From Banker Arrest to Impeachment, Brazil Court in Spotlightby and
Judge on Thursday released billionaire Esteves from prison
Supreme court to decide whether to suspend lower house chief
Brazil’s Supreme Court on Thursday started ruling on a series of cases that will help shape the outcome of the country’s largest corruption scandal and President Dilma Rousseff’s struggle to remain in office.
From the arrest of a billionaire banker and a senior ruling party senator to requests to impeach Rousseff and oust the lower house speaker, Brazil’s most prickly and divisive events over the past month ended in the laps of 11 Supreme Court justices.
They made headlines and moved markets Thursday afternoon when one of the judges released from jail former BTG Pactual Chairman Andre Esteves. Delcidio Amaral, the government’s former leader in the Senate who was arrested the same day as the banker, was kept in prison.
The most crucial decision is yet to come: whether a petition that lower house chief Eduardo Cunha accepted this month to oust Rousseff is legal. That will determine whether impeachment proceedings move forward or die, extending or ending months of political uncertainty.
The court must also decide whether the start of impeachment hearings against Rousseff in the Senate will be decided by the lower house or senators. The decision would buy Rousseff time in office, if the court allows the Senate to overrule the lower house’s vote. The president is removed from office to await a final decision as soon as the hearings begin in the Senate. Vice President Michel Temer, who in a letter that leaked to newspapers criticized Rousseff, would take over.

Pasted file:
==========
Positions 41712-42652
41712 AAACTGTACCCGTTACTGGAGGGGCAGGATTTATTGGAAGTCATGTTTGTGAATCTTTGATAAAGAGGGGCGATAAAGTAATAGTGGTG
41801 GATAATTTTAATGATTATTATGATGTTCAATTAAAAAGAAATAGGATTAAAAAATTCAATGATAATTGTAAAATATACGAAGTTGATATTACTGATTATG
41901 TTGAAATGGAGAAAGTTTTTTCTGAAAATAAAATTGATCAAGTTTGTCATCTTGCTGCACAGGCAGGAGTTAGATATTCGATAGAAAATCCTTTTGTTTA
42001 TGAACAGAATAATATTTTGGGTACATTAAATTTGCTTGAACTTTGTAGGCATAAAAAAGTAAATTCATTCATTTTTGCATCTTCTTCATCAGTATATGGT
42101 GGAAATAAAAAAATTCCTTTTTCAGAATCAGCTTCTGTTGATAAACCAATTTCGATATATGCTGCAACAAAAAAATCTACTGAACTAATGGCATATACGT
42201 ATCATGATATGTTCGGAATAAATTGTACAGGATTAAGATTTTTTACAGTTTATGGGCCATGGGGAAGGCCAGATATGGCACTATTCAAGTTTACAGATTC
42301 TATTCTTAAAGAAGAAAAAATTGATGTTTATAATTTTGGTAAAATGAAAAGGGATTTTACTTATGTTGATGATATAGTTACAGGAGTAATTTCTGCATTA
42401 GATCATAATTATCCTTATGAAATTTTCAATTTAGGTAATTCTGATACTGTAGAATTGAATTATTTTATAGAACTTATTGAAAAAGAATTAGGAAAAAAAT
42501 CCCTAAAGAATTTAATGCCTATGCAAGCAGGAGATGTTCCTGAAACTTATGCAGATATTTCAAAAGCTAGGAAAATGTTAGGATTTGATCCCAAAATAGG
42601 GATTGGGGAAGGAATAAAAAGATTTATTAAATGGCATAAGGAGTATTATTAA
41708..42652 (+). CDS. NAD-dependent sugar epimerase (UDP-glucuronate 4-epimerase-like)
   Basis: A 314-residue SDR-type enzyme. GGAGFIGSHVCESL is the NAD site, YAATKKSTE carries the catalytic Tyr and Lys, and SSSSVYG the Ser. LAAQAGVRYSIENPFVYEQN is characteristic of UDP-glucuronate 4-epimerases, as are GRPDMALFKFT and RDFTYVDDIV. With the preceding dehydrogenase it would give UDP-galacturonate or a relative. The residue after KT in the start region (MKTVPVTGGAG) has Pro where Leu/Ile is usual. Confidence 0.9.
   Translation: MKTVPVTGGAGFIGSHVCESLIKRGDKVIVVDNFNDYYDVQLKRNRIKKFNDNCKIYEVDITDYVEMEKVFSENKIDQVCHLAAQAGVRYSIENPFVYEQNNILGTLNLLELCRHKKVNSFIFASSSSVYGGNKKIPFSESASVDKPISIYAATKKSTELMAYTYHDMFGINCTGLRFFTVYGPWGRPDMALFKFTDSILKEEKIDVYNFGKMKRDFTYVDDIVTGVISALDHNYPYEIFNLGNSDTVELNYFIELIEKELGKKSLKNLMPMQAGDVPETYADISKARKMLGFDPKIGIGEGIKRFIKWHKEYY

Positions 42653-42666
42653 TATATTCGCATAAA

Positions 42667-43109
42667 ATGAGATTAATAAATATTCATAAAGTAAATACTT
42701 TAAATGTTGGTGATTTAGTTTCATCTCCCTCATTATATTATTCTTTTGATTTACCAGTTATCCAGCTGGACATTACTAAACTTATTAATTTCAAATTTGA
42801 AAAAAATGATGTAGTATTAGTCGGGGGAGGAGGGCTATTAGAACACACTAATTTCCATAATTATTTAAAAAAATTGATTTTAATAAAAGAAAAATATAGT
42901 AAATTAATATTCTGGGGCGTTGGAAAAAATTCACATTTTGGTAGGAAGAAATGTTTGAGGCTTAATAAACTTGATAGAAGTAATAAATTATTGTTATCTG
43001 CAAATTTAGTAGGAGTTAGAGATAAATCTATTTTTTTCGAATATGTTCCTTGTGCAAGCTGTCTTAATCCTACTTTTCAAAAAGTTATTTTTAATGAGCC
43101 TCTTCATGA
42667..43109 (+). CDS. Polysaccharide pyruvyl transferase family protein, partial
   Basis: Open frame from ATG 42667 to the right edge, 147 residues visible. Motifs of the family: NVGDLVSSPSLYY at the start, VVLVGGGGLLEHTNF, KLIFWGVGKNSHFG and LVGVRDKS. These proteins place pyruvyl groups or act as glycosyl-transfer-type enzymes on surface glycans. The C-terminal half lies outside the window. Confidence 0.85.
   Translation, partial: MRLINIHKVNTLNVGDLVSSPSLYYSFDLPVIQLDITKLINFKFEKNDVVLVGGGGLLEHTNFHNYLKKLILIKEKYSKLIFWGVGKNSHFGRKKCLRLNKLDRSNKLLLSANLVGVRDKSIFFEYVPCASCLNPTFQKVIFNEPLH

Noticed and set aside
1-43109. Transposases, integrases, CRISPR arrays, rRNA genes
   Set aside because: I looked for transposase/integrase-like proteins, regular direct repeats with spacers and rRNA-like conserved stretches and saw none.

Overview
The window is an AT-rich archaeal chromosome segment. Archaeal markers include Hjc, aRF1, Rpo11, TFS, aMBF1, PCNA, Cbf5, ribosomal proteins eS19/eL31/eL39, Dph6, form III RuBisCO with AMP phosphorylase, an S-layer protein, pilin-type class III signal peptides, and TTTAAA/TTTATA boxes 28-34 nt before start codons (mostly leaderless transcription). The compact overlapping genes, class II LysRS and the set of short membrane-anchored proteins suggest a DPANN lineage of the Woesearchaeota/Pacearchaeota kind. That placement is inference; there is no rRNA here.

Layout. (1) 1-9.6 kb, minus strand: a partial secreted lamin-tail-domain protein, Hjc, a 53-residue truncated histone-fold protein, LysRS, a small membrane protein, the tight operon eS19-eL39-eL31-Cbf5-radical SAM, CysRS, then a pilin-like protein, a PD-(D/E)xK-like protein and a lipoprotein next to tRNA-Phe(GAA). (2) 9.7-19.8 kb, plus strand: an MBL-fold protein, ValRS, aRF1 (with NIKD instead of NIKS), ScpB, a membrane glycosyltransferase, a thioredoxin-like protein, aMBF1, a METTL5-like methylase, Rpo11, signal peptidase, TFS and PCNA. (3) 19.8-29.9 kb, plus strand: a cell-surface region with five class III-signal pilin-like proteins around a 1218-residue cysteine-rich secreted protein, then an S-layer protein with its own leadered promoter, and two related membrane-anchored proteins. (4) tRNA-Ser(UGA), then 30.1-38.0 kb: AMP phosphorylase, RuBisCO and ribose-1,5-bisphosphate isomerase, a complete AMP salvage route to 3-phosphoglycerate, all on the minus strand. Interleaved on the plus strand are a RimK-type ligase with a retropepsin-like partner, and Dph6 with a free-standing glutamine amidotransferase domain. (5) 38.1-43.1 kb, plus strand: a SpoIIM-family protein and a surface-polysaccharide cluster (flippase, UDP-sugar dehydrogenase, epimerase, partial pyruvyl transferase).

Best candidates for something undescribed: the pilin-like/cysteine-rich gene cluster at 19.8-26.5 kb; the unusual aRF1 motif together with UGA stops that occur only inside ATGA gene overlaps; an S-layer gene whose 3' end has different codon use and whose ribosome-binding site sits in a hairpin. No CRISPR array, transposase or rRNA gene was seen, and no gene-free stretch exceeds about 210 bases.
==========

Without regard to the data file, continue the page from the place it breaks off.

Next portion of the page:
Finally, the justices will decide whether to uphold last week’s creation of a special committee that will advise the lower house how to vote on the matter. Some lawmakers said the selection of committee members was improper because it was conducted via secret ballot rather than publicly. The committee is currently dominated by Rousseff critics and recasting it could tip the balance in her favor.
The justices on Thursday resumed for the second day voting on impeachment procedures.
Brazil’s top prosecutor on Wednesday asked the Supreme Court to suspend lower house chief Cunha’s mandate as legislator, alleging he used his position for “personal benefit and illicit acts." As one of Rousseff’s main detractors, his removal could take momentum out of the impeachment process.
The Supreme Court said it will only decide on that request after its recess ends Feb. 1.
Cunha also faces charges before the house ethics committee for allegedly failing to disclose foreign bank accounts. In addition, he’s being investigated for allegedly receiving at least $5 million in a kickback scheme at state-owned oil company Petrobras. He denies any wrongdoing.